“For these are all our children, we will all profit by or pay for what they become.” –James Baldwin
“The Other Baltimore.” I just heard Dan Rodricks, a columnist for the Baltimore Sun, use this phrase on CNN this morning. This concept of “other” isn’t unique to Baltimore and is reminiscent of what we have heard in all the cities where protests and even violence have erupted in the wake of the deaths of black men at the hands of police.
Here in Rhode Island, we have the south side of Providence and for many who live on the more affluent and prestigious east side, that area does look and feel like an “other.” And in terms of race, class, and educational achievement, it is.
I can’t pretend to understand the mistrust or tension on any personal level. I am a white mother of three who lives in the suburbs. I ask myself repeatedly, just as I asked myself when writing after Eric Garner’s death, what do I know about any of this? Why do I feel the need to write something today? Who do I think I am? But I can’t stop thinking about the kids I used to teach, and so I write.
There are a variety of lenses through which I look when events like those that unfolded in Baltimore last night dominate the news. The one that invariably occupies my mindshare is that of someone who has worked with thousands of high school kids, many of whom look like the high school students we saw out in the streets of Baltimore last night.
Although 10,000 people were peacefully protesting the death of Freddy Gray in Baltimore in recent days, the narrative has sadly shifted to a night of destruction and violence in which high school students seem to have played a significant role. Despite a united front of clergy brave enough to put themselves between kids and police officers and calm enough to lead people in song and marches, the focus is on one very bad night.
Even though we know that gang members joined their marches, shed tears, and participated in trying to bring peace to their city, the media and subsequently, America, will likely struggle to shift their focus from a city that appeared to be burning down before their eyes.
I can’t help but ask myself what I believe my former students would do if they had been in Baltimore over the last week. There are many who would have jumped at the chance to march, sing, hold signs, and send a message about their experiences as black youth in 2015.
I think of my former student, James. After the death of Trayvon Martin, he articulated his thoughts, anger, and frustration through poetry. Not only did he write a poem but he performed it for the whole school and also competed in a statewide poetry recitation contest. But he had a teacher who provided him with that outlet and in celebrating his work, she also validated his feelings as a young black man. He had the chance to feel heard. His teacher and his school provided it.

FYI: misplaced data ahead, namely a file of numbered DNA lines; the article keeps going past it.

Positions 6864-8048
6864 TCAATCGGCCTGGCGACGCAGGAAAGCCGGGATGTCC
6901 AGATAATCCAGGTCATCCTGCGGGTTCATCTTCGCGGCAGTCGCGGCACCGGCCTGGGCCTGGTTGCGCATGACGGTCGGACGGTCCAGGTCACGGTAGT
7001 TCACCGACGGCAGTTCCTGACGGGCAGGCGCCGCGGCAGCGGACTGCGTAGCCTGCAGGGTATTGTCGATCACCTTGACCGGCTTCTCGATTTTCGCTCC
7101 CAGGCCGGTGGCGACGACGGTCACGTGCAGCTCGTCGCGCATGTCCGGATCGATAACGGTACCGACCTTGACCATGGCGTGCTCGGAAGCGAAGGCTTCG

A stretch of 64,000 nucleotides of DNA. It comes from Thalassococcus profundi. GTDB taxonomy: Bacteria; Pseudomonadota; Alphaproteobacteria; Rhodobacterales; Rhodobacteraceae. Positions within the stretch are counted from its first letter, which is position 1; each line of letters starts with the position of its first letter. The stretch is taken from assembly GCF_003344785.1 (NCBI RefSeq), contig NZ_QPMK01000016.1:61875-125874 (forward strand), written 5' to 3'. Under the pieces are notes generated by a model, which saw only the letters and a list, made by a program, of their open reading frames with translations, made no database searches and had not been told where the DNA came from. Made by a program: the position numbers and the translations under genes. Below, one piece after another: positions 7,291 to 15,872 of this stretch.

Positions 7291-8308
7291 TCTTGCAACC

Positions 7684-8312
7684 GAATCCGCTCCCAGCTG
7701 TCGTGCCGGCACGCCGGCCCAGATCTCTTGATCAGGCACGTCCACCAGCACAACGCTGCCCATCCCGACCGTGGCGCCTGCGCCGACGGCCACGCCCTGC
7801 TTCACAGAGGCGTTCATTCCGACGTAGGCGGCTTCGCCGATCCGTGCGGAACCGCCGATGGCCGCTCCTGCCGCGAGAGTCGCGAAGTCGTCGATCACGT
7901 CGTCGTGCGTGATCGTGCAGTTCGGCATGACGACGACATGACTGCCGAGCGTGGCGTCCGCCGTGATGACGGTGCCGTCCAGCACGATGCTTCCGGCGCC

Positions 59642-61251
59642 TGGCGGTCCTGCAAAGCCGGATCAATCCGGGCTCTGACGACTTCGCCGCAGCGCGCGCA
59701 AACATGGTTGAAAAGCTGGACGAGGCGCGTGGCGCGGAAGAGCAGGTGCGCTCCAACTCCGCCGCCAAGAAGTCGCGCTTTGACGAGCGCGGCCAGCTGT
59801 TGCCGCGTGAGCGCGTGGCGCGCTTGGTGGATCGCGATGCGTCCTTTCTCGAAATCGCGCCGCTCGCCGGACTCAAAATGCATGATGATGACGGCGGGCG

I think of some of my other students who don’t have the vocabulary, writing skills or confidence that James does. Some are students with whom I spent a lot of time — I handled behavior and discipline and they struggled mightily with both. I try to picture them on the streets of Baltimore last night and predict what they would have done.
I’d be lying if I said I couldn’t picture some of my former students acting on their anger and playing a role in the mayhem. Screaming, cursing, throwing bottles, jumping on cars, running through looted stores.
Are these former students bad people? Absolutely not. On the contrary, they are kind, funny, helpful, loyal, and loaded with potential. Do they act on their own worst impulses? Yes, they do. In addition to the normal screwups that are almost universal for teenagers, these young men have the additional layers of race, class, and under-education that can exacerbate their adolescent judgment. Does that excuse their behavior? No, it doesn’t. But it does help to explain it.
If I were to ask these former students if they thought it was ok to burn down the only pharmacy in the neighborhood, or cut a fire hose while it was being used to put out a fire, I am 100 percent confident that they’d be unanimous and quick to answer no.
I heard a Baltimore councilman on the news last night talk about how lousy the education is for so many kids in the “Other Baltimore.” People are kidding themselves if they don’t believe that a culture of low expectations in school is related to the desperation kids and families feel.
Freddy Gray’s attorney, Bill Murphy, concurs. He rightly expressed this morning that these are kids. He reminded us that it’s not their fault if their parents are dysfunctional. It’s not their fault that the educational system is failing them. I totally agree with him. I can hate the behavior but believe in the kids. And I do. And we all should. It’s our job as people who care about education and justice to help Baltimore, and every city, get to a place where its children of color feel hope and confidence about their future.
Whether it’s supporting school choice, better teacher preparation, meaningful after school programs, or a curriculum that is relevant to all students’ lives, we have an obligation to stand up and fight. People may hate us on Twitter, Facebook, and even to our faces. So what? Our children, Baltimore’s children, desperately need adults to do right by them. An essential piece of that is ensuring that they spend their days in schools to which we too would be willing to send our own children.
The time is now.
To read the 2012 Maryland Teacher of the Year’s thoughts on this, click here.
What do you think?